Hiring a nurse or caretaker for the old or ill-Male versus Female

Hiring a nurse or caretaker for the old or ill-Male versus Female:

Opposite gender-Male and female nurses:[1] It is permitted for a man who is sick to have a female caretaker. This applies even if the caretaker will need to perform intimate tasks, such as changing the person and helping him go to the bathroom.[2] However, a man may not be a caretaker for a woman who is sick if doing so involves dealing with the [intimate[3]] parts of her body, such as to clean her, and help her use the bathroom.[4] If however, it does not involve dealing with [the intimate parts[5] of] her body, there is no prohibition for a man to be a caregiver for a woman.[6] [He may even help her get up and lie down, and help her in non-intimate matters of the like.[7] All the above refers to a caretaker or nurse, however there is never a restriction against having a doctor of the opposite gender render even intimate medical treatment on behalf of the patient, and thus is permitted for a woman to have a male gynecologist.[8]]

Yichud:[9] When a patient has a caretaker of the opposite gender, care must be taken not to transgress the laws of Yichud during the visitations. Thus, one must provide either a Shomer [spouse/child] or Pesach Pasuach [open door or give keys to neighbors] to insure the laws of Yichud are not broken. If the male patient is in a coma or unconscious, there is no Yichud prohibition at all in any case. If a male patient is conscious but is impotent due to his illness/weakness, one may be lenient in Yichud in a time of need. This especially applies if there are no expectations of recovery.[10]  

Parent: If one’s parent needs a caretaker, the children are to try to take care of them. If they are unable, they are to hire a caretaker to deal with him/her.[11] Payment for the caretaker is the responsibility of the ill parent, although if they do not have money, the children are obligated to pay as a form of Tzedaka.[12]


[1] Michaber Y.D. 335:10; Miseches Semachos 12

[2] Taz 335:5

The reason: As when the man is sick, he does not have any lust or ability to have an erection, while a woman does not have such a strong Yetzer Hara and hence won’t become aroused. [Taz ibid; Birkeiy Yosef 335; See Shach 335:9 in name of Derisha, Bach and Dakei Moshe] Alternatively, even though a woman may become aroused and have forbidden thoughts as a result of the tasks, there is no prohibition involved as women are not prohibited against masturbating and causing their own Zera Levatala. [Birkeiy Yosef ibid] Alternatively, when the woman is healthy, she can control the situation and prevent any wrongdoing from happening. [Beis Yosef and Levush, brought in Shach 335:9; Beir Hagoleh 335]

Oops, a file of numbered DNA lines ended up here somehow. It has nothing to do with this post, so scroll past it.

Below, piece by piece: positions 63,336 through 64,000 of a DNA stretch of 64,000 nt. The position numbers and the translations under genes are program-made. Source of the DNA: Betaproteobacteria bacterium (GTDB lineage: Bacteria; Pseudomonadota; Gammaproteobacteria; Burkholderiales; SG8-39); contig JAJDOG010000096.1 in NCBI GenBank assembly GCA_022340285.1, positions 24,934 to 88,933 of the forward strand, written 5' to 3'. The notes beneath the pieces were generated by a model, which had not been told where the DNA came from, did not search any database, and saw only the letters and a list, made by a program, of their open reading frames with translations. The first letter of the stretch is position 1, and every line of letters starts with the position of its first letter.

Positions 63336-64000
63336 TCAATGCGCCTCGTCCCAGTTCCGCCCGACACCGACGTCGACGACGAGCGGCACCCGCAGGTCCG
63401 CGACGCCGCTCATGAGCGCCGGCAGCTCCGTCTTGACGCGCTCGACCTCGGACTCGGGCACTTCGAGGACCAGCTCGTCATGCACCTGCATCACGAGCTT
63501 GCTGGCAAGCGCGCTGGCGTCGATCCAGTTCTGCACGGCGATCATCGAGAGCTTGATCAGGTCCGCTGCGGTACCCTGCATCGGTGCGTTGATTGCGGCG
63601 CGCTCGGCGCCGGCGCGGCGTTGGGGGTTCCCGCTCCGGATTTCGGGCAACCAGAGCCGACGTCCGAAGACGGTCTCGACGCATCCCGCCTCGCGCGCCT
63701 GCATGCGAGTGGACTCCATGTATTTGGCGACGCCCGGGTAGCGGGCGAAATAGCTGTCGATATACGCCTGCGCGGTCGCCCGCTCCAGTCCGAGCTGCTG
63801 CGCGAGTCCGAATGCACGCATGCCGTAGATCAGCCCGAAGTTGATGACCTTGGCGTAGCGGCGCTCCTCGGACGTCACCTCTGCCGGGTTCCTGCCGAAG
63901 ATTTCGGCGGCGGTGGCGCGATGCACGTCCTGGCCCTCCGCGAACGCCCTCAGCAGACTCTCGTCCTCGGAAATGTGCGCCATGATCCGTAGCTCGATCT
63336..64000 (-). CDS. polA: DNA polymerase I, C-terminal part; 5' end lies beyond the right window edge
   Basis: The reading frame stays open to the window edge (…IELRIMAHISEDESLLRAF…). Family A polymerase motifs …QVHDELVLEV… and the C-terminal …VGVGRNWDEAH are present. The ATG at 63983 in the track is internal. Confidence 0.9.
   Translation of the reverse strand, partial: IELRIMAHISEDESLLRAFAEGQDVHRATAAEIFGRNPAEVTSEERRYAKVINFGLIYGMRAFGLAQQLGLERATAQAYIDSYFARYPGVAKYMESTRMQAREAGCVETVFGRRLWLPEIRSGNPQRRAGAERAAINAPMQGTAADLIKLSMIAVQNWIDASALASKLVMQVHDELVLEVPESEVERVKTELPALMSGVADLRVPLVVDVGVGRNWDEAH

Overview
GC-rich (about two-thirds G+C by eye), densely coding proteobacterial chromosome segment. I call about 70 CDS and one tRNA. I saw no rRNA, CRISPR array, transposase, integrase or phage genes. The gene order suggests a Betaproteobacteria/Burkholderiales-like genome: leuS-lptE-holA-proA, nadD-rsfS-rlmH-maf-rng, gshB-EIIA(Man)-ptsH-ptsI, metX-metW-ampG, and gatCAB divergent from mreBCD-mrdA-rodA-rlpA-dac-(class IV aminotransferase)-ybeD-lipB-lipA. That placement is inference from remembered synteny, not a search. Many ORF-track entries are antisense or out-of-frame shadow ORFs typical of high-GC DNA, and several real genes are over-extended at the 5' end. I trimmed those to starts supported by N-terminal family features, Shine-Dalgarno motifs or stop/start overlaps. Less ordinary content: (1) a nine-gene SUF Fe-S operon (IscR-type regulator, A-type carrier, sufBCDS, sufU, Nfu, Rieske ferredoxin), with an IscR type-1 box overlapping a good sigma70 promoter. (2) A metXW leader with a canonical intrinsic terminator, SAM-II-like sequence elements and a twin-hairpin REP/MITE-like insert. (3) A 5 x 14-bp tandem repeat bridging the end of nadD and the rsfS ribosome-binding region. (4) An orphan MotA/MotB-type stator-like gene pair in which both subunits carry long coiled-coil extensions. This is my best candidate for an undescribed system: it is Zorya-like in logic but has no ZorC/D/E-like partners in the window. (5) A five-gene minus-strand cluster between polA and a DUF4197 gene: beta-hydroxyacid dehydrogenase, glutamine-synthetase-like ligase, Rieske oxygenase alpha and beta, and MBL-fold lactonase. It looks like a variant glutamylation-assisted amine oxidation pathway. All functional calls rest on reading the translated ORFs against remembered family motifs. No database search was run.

[3] Shach 335:9 in name of Derisha 335, Bach 335 and Dakei Moshe 335 that only by a stomach illness was this prohibition stated as “When she uses the bathroom, he sees her in both front and back” however by other illnesses it is permitted; Birkeiy Yosef 335 that so is implied from Michaber ibid

Other opinions: Some Poskim rule it is forbidden for a man to care for a female patient even if it does not involve dealing with the intimate parts of her body, but involves touching her body. [See Taz ibid who implies that even other bodily contacts which are done on a constant basis can lead to erection and is therefore forbidden. According to the Beis Yosef and Levush brought in next footnote, it is always forbidden whenever the female patient cannot prevent being taken advantage of.]

[4] Michaber ibid

The reason: As this may lead the man to get excited and have an erection, as a man has a stronger lust than a woman. [Taz ibid; Shach 335:9 in name of Derisha, Bach and Dakei Moshe] This can then lead to Zera Levatala. [Aruch Hashulchan Y.D. 335:1] Alternatively, when the woman is sick she cannot prevent him from taking advantage of her against her will. [Beis Yosef and Levush, brought in Shach 335:9; Beir Hagoleh 335]

[5] See Poskim in previous footnotes

[6] Taz ibid; Shach 335:9 in name of Derisha 335, Bach 335 and Dakei Moshe 335

[7] Birkeiy Yosef ibid; See previous footnotes

[8] See Michaber E.H. 23:3; Darkei Teshuvah 157:8; Apei Zutrei E.H. 23:8; Nishmas Avraham Y.D. 195:11; 23:5; Shevet Halevi 3:186; 4:167; Shiureiy Shevet Halevi 195:274; Minchas Yitzchak 7:73; Igros Moshe E.H. 2:14; Tzitz Eliezer 19:4; Taharah Kehalacha 7:1; Halichos Bas Yisrael 7:17; Ohel Yaakov p. 286; Encyclopedia Refuit Hichatit Erech Zera p. 388

[9] See Nitei Gavriel Yichud 5:3-5

[10] See Kiryas Melech Rav 2:22; Nechpa Bakesef 64; Tuv Taam Vadas Telisa 1:5; Igros Moshe E.H. 4:65-10; Otzer Haposkim 20:5; Nitei Gavriel ibid

[11] See Michaber 240:10 regarding a parent who lost their mind; Shemen Hamur Chelek Haderushim p. 111; Zera Emes 2:148; Kneses Yechezkal Mareches Chaf; Implication of Kiddushin 31b; See however Machaneh Chaim 2 C.M. 29 who implies that a son cannot delegate the mitzvah to another

[12] See Rama 240:12

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